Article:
Extending Choice in English Health Care: The Implications of the Economic Evidence

24 Pages Posted: 4 Jan 2006

See all articles by Simon M. Burgess

Simon M. Burgess

University of Bristol - Department of Economics; University of Bristol - Leverhulme Centre for Market and Public Organisation (CMPO); Centre for Economic Policy Research (CEPR); IZA Institute of Labor Economics

Carol Propper

Imperial College London Business School; Centre for Economic Policy Research (CEPR); University of Bristol - Leverhulme Centre for Market and Public Organisation (CMPO)

Deborah Wilson

University of Bristol - Department of Economics

Date Written: November 2005

Abstract

Extending choice in health care is currently popular amongst English, and other, politicians. Those promoting choice make an appeal to a simple economic argument. Competitive pressure helps make private firms more efficient and consumer choice acts as a major driver for efficiency. Giving service users the ability to choose applies competitive pressure to health care providers and, analogously with private markets, they will raise their game to attract business. The paper subjects this assumption to the scrutiny provided by a review of the theoretical and empirical economic evidence on choice in health care. The review considers several interlocking aspects of the current English choice policy: competition between hospitals, the responsiveness of patients to greater choice, the provision of information and the use of fixed prices. The paper concludes that there is neither strong theoretical nor empirical support for competition, but that there are cases where competition has improved outcomes. The paper ends with a discussion of the implications of this literature for policies to promote competition in the English NHS.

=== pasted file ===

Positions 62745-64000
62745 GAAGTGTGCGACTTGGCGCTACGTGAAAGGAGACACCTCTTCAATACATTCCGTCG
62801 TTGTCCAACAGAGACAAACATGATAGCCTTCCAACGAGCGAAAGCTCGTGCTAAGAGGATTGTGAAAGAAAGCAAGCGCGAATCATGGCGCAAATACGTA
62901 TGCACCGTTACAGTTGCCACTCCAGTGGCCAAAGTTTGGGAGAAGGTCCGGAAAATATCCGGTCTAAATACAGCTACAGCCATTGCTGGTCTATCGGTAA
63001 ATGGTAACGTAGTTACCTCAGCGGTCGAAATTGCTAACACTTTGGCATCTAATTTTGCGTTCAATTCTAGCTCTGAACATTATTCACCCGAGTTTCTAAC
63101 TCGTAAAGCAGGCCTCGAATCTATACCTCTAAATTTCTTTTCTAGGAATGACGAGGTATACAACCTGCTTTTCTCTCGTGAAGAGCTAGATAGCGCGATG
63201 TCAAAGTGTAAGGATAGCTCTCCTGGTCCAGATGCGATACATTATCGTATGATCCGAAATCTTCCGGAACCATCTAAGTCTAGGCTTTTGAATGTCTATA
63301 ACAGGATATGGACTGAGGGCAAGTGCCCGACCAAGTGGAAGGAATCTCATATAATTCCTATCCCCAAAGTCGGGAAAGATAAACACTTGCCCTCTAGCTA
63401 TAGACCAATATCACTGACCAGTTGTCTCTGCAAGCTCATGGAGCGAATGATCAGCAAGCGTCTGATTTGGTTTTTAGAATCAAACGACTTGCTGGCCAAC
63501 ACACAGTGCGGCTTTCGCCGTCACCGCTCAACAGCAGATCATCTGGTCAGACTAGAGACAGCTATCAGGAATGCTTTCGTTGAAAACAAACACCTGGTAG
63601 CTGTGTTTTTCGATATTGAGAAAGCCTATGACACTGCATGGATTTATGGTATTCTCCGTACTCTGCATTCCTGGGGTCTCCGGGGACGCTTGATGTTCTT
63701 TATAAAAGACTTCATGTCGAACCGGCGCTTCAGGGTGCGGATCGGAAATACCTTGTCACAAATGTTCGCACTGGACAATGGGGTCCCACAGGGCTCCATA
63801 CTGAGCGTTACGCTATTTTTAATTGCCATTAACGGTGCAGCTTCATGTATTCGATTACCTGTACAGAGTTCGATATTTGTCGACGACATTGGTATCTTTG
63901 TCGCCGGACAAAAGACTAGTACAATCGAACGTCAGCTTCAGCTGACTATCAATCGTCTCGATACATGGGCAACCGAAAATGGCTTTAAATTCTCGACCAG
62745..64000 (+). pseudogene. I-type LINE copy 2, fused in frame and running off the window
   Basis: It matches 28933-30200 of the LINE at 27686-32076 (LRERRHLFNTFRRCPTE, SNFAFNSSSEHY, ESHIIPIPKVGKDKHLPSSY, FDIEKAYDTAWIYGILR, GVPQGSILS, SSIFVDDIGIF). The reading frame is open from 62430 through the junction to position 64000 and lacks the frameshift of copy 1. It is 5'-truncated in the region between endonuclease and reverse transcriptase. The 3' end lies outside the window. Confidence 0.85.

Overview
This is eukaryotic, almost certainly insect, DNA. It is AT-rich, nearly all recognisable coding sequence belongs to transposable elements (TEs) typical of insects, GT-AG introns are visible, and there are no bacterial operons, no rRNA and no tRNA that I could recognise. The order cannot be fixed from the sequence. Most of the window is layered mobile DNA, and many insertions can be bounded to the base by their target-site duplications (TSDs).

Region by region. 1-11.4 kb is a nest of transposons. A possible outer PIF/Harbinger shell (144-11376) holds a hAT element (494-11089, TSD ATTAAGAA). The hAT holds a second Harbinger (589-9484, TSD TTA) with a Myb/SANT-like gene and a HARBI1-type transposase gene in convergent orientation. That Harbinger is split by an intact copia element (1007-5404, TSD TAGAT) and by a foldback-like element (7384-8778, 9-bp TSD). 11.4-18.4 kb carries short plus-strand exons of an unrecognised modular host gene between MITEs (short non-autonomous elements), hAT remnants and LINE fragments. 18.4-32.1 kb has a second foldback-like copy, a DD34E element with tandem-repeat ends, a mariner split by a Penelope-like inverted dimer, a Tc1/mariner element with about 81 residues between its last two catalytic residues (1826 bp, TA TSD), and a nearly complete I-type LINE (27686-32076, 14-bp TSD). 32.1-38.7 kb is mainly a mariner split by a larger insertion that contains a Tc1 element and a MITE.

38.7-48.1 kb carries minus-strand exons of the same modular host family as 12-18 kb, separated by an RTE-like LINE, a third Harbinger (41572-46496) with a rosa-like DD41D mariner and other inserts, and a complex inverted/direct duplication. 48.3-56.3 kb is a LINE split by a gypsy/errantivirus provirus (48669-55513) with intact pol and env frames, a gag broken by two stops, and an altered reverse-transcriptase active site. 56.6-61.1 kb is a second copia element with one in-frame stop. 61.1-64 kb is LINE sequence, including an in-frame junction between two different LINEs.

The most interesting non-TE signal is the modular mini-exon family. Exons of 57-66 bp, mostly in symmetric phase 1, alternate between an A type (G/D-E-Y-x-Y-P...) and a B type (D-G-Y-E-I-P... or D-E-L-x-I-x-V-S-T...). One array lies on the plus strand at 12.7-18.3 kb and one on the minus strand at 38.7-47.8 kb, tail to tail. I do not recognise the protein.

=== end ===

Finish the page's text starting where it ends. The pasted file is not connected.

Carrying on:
Keywords: Competition, choice, health care, English NHS reforms

JEL Classification: I11, I18

Suggested Citation

Burgess, Simon and Propper, Carol and Wilson, Deborah, Extending Choice in English Health Care: The Implications of the Economic Evidence (November 2005). CEPR Discussion Paper No. 5328. Available at SSRN: https://ssrn.com/abstract=873617

Simon Burgess (Contact Author)

University of Bristol - Department of Economics ( email )

8 Woodland Road
Bristol BS8 ITN
United Kingdom
+44 117 928 8436 (Phone)
+44 117 928 8577 (Fax)

HOME PAGE: http://www.bris.ac.uk/Depts/Economics/department/profiles/burgess.htm

University of Bristol - Leverhulme Centre for Market and Public Organisation (CMPO)

12 Priory Road
Bristol BS8 1TN
United Kingdom

Centre for Economic Policy Research (CEPR)

London
United Kingdom

IZA Institute of Labor Economics

P.O. Box 7240
Bonn, D-53072
Germany

Carol Propper

Imperial College London Business School ( email )

South Kensington Campus
Exhibition Road
London SW7 2AZ, SW7 2AZ
United Kingdom

Centre for Economic Policy Research (CEPR)

London
United Kingdom

University of Bristol - Leverhulme Centre for Market and Public Organisation (CMPO) ( email )

12 Priory Road
Bristol BS8 1TN
United Kingdom

HOME PAGE: http://www.bris.ac.uk/Depts/Economics/department/profiles/propper.htm

Deborah Wilson

University of Bristol - Department of Economics ( email )

8 Woodland Road
Bristol BS8 ITN
United Kingdom

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